A really boring one.
Zombies would be an improvement…
1. More on my mask photo ethics conflict...I wrote about this in a comment on the post last night about Rep. Lee, but I’m still obsessing about it because I still don’t know what the ethical course is. When I saw that photo of Rep. Lee wearing her mask with her nose exposed (this makes her a nose-breathing idiot rather than a mouth-breathing idiot; it was also upside down), I was going to post it with two other photos showing elected officials doing the same thing. At literally the last second, an ethics alarm sounded. The other two officials, a city mayor and a member of Congress known to be, shall we say, an unlikely “Jeopardy!” contestant, were both black. In the case of Lee, who is the chair of a task force on the national response to the epidemic,the validity of pointing out the visual evidence that she’s an epic boob (we knew that, but still) is unassailable, perhaps even by the race-baiting standards of the Congresswoman herself, who repeatedly attributed any criticism of Barack Obama to racism.
Objectively, however, when accompanied by two other photos of African-American political figures making fools of themselves, would not the array appear to be a racist “dog whistle”? I don’t need to be tarred as a racist—I already have lost considerable income because I dare to oppose the anti-Trump mobs—and this would invite that result. Moreover, as I also commented last night, conservative sites were stinking with racist comments about the Lee photo. (“If you let blacks vote, you get blacks in power over you. This applies to every other non-American race and culture too,” wrote one commenter on Instapundit.) Thus the Second Niggardly Principle seemed to be triggered:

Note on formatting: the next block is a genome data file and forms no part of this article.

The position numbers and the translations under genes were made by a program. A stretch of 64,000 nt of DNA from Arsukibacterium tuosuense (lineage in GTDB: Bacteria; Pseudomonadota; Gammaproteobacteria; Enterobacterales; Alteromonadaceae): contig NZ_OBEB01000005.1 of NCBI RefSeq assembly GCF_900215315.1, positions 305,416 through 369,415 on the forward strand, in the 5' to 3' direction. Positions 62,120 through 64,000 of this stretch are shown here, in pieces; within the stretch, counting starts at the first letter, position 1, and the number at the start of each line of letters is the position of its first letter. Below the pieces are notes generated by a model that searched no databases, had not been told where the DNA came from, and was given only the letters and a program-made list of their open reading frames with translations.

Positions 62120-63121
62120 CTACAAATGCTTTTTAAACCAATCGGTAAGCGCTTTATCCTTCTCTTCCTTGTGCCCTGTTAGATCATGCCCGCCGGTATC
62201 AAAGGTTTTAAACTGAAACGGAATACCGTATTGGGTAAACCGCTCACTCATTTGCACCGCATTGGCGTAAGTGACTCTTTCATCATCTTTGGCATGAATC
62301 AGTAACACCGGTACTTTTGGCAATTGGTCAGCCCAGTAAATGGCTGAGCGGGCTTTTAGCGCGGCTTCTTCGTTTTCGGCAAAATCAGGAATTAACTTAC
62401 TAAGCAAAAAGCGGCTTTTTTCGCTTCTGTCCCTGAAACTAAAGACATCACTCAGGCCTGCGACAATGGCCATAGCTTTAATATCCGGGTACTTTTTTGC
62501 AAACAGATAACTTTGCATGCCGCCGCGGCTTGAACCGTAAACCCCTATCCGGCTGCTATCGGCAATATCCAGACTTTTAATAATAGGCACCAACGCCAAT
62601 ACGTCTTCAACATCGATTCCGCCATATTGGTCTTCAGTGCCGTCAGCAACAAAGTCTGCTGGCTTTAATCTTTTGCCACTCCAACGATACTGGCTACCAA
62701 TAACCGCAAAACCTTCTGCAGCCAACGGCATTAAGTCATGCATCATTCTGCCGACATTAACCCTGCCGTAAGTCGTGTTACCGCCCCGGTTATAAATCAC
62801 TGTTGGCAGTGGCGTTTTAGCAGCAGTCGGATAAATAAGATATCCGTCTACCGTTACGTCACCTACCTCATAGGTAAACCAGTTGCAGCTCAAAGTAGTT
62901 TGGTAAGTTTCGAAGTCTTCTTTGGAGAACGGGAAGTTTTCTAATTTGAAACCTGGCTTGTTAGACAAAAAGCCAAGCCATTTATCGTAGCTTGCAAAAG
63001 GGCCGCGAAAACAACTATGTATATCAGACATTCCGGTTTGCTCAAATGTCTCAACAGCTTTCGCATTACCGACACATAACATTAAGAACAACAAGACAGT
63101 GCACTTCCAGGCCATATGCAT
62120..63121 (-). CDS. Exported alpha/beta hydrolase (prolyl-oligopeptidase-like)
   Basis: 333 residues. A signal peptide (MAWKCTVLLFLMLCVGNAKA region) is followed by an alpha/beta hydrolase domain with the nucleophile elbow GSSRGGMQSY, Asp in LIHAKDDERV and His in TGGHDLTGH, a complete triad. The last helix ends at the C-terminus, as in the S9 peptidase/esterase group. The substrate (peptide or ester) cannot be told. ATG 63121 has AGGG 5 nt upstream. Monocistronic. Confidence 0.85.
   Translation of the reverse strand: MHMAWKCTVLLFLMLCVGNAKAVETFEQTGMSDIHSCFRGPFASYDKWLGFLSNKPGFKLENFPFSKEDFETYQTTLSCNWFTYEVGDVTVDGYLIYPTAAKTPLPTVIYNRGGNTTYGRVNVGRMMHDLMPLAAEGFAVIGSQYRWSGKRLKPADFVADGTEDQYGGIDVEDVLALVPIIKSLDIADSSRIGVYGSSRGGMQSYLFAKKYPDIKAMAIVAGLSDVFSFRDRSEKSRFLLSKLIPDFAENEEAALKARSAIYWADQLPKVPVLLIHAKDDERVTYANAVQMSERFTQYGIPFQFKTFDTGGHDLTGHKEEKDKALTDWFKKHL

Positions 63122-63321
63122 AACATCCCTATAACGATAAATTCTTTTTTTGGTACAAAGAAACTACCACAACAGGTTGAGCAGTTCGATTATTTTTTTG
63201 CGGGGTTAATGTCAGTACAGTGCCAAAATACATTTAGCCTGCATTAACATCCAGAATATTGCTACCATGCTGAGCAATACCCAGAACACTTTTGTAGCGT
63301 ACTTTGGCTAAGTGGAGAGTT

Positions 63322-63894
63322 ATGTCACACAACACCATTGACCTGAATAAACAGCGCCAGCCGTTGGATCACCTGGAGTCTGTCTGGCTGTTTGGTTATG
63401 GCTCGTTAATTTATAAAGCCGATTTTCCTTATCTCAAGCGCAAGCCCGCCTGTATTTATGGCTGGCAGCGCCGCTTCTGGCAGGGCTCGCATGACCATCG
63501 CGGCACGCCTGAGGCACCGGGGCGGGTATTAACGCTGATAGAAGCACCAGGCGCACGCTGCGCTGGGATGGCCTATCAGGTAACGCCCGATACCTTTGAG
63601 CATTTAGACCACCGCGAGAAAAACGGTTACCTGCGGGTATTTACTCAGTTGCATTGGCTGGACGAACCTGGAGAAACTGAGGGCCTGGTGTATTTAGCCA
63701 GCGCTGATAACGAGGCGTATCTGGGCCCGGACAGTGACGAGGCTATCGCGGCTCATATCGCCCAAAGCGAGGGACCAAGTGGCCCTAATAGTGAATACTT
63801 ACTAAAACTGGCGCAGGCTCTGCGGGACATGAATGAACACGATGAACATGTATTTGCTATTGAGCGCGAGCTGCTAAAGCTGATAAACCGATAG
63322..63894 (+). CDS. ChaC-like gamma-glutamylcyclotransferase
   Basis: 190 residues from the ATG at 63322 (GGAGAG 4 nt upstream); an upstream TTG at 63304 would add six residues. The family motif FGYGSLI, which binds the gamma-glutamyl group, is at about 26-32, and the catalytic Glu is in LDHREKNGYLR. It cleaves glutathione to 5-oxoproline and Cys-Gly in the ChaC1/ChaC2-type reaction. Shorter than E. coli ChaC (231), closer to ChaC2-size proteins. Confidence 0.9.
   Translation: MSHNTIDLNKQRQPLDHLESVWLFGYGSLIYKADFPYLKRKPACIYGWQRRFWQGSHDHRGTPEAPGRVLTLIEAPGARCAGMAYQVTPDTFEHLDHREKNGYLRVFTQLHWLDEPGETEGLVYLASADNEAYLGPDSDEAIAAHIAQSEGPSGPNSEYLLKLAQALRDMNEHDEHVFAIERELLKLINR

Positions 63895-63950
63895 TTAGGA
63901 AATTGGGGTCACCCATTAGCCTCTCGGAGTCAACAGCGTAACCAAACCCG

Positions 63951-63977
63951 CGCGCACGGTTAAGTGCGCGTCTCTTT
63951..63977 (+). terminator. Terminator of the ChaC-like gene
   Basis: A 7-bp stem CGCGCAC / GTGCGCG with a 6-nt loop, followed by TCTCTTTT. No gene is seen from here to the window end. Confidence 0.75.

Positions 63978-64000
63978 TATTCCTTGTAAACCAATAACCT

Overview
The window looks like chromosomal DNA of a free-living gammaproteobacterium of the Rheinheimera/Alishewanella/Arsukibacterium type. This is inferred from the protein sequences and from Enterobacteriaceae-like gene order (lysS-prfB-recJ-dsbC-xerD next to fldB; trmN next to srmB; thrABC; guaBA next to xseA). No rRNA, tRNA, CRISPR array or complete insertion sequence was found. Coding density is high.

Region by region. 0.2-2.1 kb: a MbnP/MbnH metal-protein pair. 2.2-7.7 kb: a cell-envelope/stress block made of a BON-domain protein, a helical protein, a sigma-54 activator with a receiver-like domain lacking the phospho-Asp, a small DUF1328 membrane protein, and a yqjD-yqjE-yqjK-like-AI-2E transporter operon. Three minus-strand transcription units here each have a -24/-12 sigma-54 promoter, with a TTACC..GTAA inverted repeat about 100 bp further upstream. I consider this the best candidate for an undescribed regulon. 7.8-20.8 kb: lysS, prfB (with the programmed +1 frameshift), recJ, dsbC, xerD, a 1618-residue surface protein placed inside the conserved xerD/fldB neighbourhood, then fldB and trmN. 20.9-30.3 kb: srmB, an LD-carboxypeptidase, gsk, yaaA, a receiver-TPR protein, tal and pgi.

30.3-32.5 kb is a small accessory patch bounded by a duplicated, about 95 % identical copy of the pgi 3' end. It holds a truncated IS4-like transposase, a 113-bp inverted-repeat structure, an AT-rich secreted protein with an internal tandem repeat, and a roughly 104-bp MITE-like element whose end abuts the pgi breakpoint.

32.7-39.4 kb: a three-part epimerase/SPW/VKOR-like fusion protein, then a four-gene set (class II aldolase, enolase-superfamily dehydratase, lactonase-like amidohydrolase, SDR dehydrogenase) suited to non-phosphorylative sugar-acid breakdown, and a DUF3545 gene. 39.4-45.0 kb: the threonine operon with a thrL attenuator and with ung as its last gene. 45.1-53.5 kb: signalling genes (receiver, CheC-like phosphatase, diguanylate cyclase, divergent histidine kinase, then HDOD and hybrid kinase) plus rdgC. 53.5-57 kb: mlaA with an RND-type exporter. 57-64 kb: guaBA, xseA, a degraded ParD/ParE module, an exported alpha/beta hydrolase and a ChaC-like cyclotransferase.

“When an individual or group can accomplish its legitimate objectives without engaging in speech or conduct that will offend individuals whose basis for the supposed offense is emotional, mistaken or ignorant, but is not malicious and is based on well-established impulses of human nature, it is unethical to intentionally engage in such speech or conduct.”
In the narrow context of my post, I’m confident that this is the right call. In a larger context, however, the Third Niggardly Principle seems to apply:
“When, however, suppressing speech and conduct based on an individual’s or a group’s sincere claim that such speech or conduct is offensive, however understandable and reasonable this claim may be, creates or threatens to create a powerful precedent that will undermine freedom of speech, expression or political opinion elsewhere, calls to suppress the speech or conduct must be opposed and rejected.”
Indeed Ethics Alarms has made a recent Third Niggardly Principle stand, refusing to accept the widespread ban on any designation of the virus that references its origins and the Chinese government’s role in turning it into a pandemic. I have done this even though the Chinese connection has led some thugs to attack Asian-Americans. I believe the principle that facts and words must not be suppressed because some may misconstrue them or react irrationally is a crucial one, and a principle that the totalitarian Left is working hard to deconstruct.
So in light of all the factors, what was, or is, the ethical way to handle this conflict?